In the midst of the global pandemic, Christmas celebrations within the city of Roanoke Rapids will take on a different look this year.
“We’ve been closely monitoring the governor’s reopening plan through the spring and summer and have been discussing Christmas events since late spring and early summer,” Main Street Development Director Christina Caudle said today.
“When the governor issued phase 3 it was apparent we were not going to be able to have our usual Christmas events,” parks and recreation Director John Simeon said.
That includes the annual parade, both Caudle and Simeon confirmed.
Through the efforts of sponsorships, however, there will be Christmas celebrations within the city.
Caudle said $20,000 has been raised over the last several months to put together the Joy in the Park Christmas. Those funds come from the Halifax Convention and Visitors Bureau, Edward Jones — Robert Caudle, Rivertown Consignments, Angel’s Closet, the Rewritten Story Foundation, Main Street Roanoke Rapids and Halifax Linen.
“It shows the community has stepped forward in light of the pandemic to bring joy and the holiday spirit that is sorely needed in our community,” Simeon said.
At Centennial Park a 25-foot Christmas tree will be placed and on December 4 at 6 p.m. the tree and traditional lights throughout the city will be turned on. “Centennial Park will be the focal point of our community Christmas,” Simeon said.
The artificial Christmas tree comes with LED lights and a 4-foot star. There will be a 6-foot tall standing ornament with other Christmas elements and lights while grapevine ornamental balls will hang on the set of oak trees at the park. There will be lights and lasers accompanied by Christmas music, he said.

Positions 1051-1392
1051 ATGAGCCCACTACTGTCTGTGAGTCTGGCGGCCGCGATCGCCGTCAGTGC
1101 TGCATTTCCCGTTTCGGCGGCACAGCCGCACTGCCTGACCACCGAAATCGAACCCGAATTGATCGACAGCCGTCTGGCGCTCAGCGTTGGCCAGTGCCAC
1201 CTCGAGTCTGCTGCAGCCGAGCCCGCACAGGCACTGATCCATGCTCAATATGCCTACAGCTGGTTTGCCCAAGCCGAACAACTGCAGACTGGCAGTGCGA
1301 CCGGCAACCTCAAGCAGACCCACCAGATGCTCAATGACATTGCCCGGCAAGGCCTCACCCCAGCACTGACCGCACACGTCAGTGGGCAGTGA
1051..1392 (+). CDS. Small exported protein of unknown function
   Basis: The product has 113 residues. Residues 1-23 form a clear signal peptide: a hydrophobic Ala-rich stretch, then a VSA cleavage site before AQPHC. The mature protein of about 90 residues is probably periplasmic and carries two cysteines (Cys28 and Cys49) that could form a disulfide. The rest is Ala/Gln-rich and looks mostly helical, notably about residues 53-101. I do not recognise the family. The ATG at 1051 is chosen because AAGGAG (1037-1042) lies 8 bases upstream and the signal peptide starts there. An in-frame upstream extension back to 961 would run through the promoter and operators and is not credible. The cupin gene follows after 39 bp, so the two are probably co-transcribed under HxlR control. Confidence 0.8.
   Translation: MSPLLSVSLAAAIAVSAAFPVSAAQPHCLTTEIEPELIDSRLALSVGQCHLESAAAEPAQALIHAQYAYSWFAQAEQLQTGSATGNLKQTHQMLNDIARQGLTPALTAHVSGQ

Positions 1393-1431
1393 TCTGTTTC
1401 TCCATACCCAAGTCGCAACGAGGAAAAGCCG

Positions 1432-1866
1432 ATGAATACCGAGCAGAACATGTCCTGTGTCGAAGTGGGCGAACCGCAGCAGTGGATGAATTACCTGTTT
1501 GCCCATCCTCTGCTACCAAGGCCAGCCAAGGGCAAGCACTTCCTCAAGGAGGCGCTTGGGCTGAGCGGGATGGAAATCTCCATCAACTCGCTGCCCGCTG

Also on December 4 beginning around 5:30 food trucks will be available at Centennial Park. “We encourage families to walk through the park and take advantage of photo opportunities,” Simeon said.
On December 5, in the uptown part of the city, there will be a Christmas Joy Crawl starting at 3 p.m. where visitors can shop and dine “at our many locally-owned businesses along the avenue,” said Caudle.
At the 1026 urban greenspace Main Street will have its Santa mailbox where children can drop off their letters and get a reply letter back. There will be a special appearance by Santa who will be practicing social distancing in light of the pandemic.
Also at the greenspace a 9-foot decoration spelling out Joy will be placed and the O will be a lighted archway, Caudle said.
At 5 p.m. on December 5 there will be a Christmas ridealong where parks and recreation will register 50 cars to have a tour of the avenue beginning at Kirkwood Adams, and then a trip down the avenue around Centennial Park.
The ridealong will be escorted by the police department and will conclude at First Street.
Simeon said the department is encouraging families to arrive early at Kirkwood and decorate their vehicles in the holiday spirit.
Registration for the ridealong begins November 2 and those wanting to participate should call the department at 252-533-2847 Extension 3.
“If we have more than 50 (vehicles) we will continue the registration and have another ridealong the following Saturday and if we have more we will continue the program through Christmas,” Simeon said.
The ridealong is open to personal and business vehicles, Assistant Parks and Recreation Director Kelly Manning said. There will be no trailers or floats this year.
The decision to go this route comes from the input of several community leaders, Caudle said, and it was the consensus under the current governor’s orders a parade was not possible this year.
However, said Simeon, “Our goal is to have a Christmas parade next year.”
Said Caudle: “We hope the new events will show a positive light and enhance our traditional Christmas parade.”